RFI processing was similar to submittals processing – receipt, distribution, review, return, with each step carefully and accurately tracked. One key difference between submittal and RFI processing is that the RFIs are much simpler/smaller files, and their review typically required less time, which was reflected in the shorter duration given for their response (5 days). Take a personal tour of Newforma with two Array designers who recorded a recent success story by clicking the link below.
VELA / BIM 360
As Substantial Completion approached, a punchlisting plan was developed, which involved a couple of seminars and conference calls describing how the Vela software would be used. Even prior to punchlisting, Array had become familiar with the software, and was using some of its tools and apps for weekly site visits, especially the Drawings database. Needless to say, the ability to have all project drawings (almost 800 sheets!) conveniently available to you as you walk the job is a godsend, and the iPad became referred to as that “ magic pad” since we frequently looked up drawings on the spot when discussing particular configurations/details/spaces with the Contractor and his subs. And again, it was helpful that some of our Consultants and the General Contractor had some familiarity with the software. In particular, the contractor’s familiarity with it resulted in an efficient and time-saving back-and-forth in which items/deficiencies recorded by Architect were frequently quickly or immediately responded to, and further actions similarly recorded.
The necessity of breaking the building into separate TCO pieces, to correspond to Owner’s move-in plans, was also facilitated by the filtering capability of Vela. Separate punch lists were able to be easily tailored exactly to corresponding parts of the building, and these lists, comprising between 50 and 100 pages, were attached to Certificates of Substantial Completion, on which the TCOs were based.
One aspect of the punch list is that it was a “living”, constantly evolving document, being added to in bits and pieces, or in large chunks earlier in the process, then chipped away or being reduced in large chunks as the process wound down. Array maintained the database, though both Owner and Consultants contributed significant portions, particularly MEP items by the Project Engineer, WSP/Flack and Kurtz. Reports and logs are easily generated, and we would typically bring the latest to the weekly meeting, though more frequent updates/printings were frequently requested and published.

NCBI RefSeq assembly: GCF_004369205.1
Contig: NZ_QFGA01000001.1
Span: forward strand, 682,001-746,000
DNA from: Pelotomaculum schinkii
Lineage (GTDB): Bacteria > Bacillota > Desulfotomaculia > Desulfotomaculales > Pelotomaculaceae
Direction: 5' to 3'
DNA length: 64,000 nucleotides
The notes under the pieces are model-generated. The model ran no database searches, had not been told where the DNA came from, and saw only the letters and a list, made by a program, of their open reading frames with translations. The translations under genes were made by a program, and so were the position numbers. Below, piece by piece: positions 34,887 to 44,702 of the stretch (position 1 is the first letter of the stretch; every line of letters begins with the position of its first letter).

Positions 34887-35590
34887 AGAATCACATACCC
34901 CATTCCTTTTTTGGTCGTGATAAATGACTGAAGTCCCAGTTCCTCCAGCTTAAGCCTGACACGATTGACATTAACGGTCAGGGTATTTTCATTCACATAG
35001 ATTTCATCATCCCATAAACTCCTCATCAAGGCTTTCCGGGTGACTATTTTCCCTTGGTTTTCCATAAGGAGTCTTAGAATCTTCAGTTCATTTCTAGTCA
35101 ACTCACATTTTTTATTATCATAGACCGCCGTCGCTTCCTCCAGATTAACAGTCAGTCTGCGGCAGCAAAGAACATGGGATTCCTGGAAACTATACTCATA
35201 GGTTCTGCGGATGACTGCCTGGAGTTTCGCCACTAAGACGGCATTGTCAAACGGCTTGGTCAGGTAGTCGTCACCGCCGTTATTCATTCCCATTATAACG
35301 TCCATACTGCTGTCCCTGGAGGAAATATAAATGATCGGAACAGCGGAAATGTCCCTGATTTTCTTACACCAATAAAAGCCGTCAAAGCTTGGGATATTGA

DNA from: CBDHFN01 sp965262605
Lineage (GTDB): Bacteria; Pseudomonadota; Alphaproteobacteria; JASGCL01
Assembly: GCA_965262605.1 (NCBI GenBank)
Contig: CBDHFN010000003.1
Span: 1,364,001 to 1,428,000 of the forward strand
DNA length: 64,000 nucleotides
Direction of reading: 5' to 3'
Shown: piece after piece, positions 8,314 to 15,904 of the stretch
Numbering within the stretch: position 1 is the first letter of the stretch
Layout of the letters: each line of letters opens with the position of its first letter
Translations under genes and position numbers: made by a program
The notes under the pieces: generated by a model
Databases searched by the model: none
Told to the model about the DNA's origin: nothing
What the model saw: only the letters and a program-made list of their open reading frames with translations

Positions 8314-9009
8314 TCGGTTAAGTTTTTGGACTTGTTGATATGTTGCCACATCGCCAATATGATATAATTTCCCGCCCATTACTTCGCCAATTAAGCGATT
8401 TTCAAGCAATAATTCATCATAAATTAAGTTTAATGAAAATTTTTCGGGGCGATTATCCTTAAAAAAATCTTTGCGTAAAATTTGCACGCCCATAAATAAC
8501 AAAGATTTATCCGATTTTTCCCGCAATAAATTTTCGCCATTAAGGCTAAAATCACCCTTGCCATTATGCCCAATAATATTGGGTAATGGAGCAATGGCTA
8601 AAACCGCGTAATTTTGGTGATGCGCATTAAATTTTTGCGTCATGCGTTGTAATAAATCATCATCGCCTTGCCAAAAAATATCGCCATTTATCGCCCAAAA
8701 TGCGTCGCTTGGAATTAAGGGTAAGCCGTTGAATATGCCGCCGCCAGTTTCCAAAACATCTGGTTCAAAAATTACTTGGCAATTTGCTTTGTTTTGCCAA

One aspect of Vela that was not utilized on Zucker, but which is foreseen to be a useful tool, is the ability to make it more related to the Revit model, by locating particular issues/comments on the model graphically. And this is consistent with where I believe the industry is headed – away from an almost fetishistic emphasis on particular documents at certain points of time (though this will always be a part of the process/project for legal/accountability reasons).
One final note about the use of these two programs during Construction Administration is that both programs now offer more functionality that what we used them for on Zucker. Newforma in particular has developed its own punchlisting app, and on a few projects I’m working on currently, there is more of an across the board connection between submittals, RFIs, punch lists, transmittals, etc. I believe the use of only one software on particular projects makes much sense, especially as the trend seems to be for all project related information to ultimately be included or linked with the model of the bulding. Imagine that a facility manager ten years after move-in, discovers a leak in a room, and is able to call up not only the Drawings of that space, but a history of meetings that touched on it, submittals for equipment installed there, and even a record of progress during construction (the inability of complete or proper access to a valve, e.g. might result in that valve not being properly turned off or shut down, which could be the reason for the observed leak).
To sum, and going back to the example noted at the beginning of this article, since the late 1980s when Field Reports, punch lists, submittals and RFIs were all on paper, laboriously hand annotated, copied, distributed and stored, we look at today’s process (and it’s much the same information, just newly formatted) and see the ascendancy of information over documents. Because of the innate capability of software such as Newforma and Vela to sort, filter, prioritize, list or otherwise categorize information, much greater understanding and ability to communicate is afforded, a trend which Array has been at the forefront of, and which we see as continuing as both the software and the profession evolve. This is a testament to Array’s culture of continous improvement!